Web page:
How Jiu-Jitsu and resiliency are one on the mats
There is a lot of debate on what it takes to be good at Jiu-Jitsu and what attributes it takes to be successful at it. I think almost everyone can agree that the fundamentals of Jiu-Jitsu won’t change regardless of whether your focus is competition, self-defense, or mixed martial arts (MMA). No matter what your focus is, I don’t think you can mention Jiu-Jitsu and bring up the importance of being resilient. Resiliency is one of those intangible aspects you develop that follows you through life and benefits you in a myriad of different areas.
I see resiliency as the capacity to recover quickly from difficulties. This means that regardless of why a person began training Jiu-Jitsu, their ability to recover and return to training with a clear mind and healthy body is essential. Being resilient means attending more classes, which means more technique, which means more drills, which means more rounds which inevitably means you get better.
Many intrinsic traits come with the art of Jiu-Jitsu, such as being humble, showing respect, being a good training partner, and being an ambassador for your academy. In the digital era, we see how these aspects of Jiu-Jitsu can become discarded in the pursuit to be a great fighter and/or competitor, which is a topic I plan to address in a later article. The question I pose to you is: Can you name a top competitor or fighter who isn’t resilient?
Anyone who has trained in Jiu-Jitsu for any length of time knows all about injuries, training when you should recover, rolling too hard, and the conflict felt between work, family, and training. Just about any Professor is going to give you the “balance” talk. But, most instructors do not teach you the art and science of being resilient.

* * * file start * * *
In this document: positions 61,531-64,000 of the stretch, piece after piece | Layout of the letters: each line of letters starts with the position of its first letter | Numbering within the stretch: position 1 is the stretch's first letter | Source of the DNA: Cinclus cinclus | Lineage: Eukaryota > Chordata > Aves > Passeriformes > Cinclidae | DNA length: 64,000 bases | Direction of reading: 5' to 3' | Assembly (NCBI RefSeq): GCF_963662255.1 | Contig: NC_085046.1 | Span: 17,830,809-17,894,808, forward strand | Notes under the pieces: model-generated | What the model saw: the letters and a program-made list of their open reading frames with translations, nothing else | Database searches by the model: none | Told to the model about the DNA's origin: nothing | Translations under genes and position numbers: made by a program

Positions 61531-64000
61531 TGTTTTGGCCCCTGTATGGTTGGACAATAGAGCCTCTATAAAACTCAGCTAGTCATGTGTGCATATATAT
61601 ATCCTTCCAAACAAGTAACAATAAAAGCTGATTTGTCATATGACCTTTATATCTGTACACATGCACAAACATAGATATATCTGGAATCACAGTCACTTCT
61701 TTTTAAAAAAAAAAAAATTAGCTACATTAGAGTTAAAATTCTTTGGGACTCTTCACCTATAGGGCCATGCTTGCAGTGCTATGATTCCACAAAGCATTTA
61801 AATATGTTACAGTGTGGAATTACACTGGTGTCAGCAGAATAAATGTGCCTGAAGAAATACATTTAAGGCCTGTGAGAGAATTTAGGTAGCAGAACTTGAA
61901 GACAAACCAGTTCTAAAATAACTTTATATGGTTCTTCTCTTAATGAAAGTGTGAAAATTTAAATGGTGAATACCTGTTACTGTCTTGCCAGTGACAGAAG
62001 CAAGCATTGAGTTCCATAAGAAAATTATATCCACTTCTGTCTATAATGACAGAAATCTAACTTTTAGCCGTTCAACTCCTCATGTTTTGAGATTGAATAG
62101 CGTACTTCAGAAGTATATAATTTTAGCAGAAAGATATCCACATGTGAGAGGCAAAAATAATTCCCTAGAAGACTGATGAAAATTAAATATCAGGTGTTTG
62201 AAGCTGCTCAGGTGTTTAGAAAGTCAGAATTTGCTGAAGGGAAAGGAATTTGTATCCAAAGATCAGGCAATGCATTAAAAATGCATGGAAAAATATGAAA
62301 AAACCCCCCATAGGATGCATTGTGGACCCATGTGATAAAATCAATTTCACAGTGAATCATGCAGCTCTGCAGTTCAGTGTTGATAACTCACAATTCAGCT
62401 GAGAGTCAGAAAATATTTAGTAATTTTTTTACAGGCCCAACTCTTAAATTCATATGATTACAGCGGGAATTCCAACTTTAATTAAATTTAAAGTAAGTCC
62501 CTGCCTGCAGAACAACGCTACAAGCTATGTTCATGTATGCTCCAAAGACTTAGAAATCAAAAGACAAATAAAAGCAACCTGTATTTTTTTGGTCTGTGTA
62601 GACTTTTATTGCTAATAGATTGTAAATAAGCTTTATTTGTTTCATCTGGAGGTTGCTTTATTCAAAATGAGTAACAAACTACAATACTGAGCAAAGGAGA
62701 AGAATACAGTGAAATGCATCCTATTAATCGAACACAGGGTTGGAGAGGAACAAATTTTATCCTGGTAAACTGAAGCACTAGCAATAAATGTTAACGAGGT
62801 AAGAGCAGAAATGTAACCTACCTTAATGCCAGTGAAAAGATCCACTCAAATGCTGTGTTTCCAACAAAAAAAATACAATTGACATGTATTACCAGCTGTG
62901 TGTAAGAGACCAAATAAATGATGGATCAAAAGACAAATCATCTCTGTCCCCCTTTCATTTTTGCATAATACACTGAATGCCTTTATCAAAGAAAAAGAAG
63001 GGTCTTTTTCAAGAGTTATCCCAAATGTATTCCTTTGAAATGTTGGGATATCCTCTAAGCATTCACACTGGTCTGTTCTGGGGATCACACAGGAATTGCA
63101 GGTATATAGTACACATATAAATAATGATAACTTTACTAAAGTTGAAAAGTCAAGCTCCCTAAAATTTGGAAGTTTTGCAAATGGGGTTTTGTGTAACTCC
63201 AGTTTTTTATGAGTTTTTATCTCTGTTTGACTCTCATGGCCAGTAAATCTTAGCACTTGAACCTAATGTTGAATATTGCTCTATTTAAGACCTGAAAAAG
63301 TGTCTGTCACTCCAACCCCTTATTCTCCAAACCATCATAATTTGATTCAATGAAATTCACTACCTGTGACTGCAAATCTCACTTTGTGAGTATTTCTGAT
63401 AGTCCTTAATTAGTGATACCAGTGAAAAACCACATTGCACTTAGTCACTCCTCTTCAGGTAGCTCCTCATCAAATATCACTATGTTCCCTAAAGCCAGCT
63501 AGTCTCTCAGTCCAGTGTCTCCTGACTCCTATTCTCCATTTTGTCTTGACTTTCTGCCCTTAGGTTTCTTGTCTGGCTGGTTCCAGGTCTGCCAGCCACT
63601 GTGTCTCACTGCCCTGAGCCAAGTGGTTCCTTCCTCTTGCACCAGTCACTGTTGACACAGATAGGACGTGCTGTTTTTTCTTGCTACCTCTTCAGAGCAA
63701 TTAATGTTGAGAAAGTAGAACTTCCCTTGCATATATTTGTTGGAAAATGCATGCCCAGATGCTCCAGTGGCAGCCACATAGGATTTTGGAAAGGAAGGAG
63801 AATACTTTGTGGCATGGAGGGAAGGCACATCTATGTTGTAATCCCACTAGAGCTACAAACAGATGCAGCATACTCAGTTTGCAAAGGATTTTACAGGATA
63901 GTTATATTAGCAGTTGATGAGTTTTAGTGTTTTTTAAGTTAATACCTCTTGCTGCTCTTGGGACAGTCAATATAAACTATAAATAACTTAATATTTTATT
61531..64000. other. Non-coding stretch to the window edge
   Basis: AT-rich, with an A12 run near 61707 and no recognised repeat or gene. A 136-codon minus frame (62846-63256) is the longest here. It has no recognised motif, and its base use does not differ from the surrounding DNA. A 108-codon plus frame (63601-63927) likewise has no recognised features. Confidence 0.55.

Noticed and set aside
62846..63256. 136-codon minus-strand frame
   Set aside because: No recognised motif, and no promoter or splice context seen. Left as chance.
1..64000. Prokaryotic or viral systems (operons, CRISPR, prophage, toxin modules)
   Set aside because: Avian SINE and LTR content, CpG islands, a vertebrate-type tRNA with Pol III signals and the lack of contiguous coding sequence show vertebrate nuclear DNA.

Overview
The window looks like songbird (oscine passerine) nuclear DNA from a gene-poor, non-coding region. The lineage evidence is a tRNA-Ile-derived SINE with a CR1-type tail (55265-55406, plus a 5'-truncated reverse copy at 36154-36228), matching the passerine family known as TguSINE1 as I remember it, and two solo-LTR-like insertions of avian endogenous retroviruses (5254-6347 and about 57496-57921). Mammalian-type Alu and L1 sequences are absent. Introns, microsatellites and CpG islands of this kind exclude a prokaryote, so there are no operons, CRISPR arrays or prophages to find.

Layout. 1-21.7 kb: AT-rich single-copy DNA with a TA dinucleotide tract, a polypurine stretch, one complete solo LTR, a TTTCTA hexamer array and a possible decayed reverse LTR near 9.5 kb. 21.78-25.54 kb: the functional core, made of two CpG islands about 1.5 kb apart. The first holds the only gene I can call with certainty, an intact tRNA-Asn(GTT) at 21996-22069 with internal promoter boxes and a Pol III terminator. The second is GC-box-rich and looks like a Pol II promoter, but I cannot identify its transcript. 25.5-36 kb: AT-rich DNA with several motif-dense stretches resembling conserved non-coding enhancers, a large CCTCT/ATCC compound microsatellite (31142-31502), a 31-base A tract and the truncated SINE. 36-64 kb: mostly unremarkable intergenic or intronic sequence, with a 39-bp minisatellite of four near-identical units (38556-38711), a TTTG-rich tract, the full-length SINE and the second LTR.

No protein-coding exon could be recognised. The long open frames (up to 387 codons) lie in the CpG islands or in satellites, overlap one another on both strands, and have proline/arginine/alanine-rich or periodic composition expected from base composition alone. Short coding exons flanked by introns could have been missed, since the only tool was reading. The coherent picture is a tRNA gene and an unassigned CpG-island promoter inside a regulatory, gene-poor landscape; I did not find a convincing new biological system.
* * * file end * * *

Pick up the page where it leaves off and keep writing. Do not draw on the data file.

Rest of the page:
Resiliency on the mats can also be synonymous with building mental and physical resiliency in life. Think about your first few weeks of training Jiu-Jitsu, when it sucked being on the bottom under pressure, when you walked right into a submission from closed guard, and when you were scared to start on your feet because your wrestling and judo was still new. Wherever you are in your journey, it was your resiliency that made you not give up and come back for more.
As the art of Jiu-Jitsu becomes more prevalent, the different modalities of resiliency seem to become more and more widespread in the art. It is not uncommon to see fitness institutions that also offer Jiu-Jitsu training.
Also, on the reverse side of it, you see a lot more Jiu-Jitsu academies offering yoga and instructors utilizing breathwork and other modes of managing your mindset while training. One of the many benefits we get from this digital age is exposure to things like yoga, cold water therapy, breathwork, the benefits of strength and conditioning, and how we can extrapolate the bits and pieces of our training to make us more resilient.
There are many techniques and tools available to make you better at Jiu-Jitsu but more importantly, on this pillar, are you using them to become more resilient?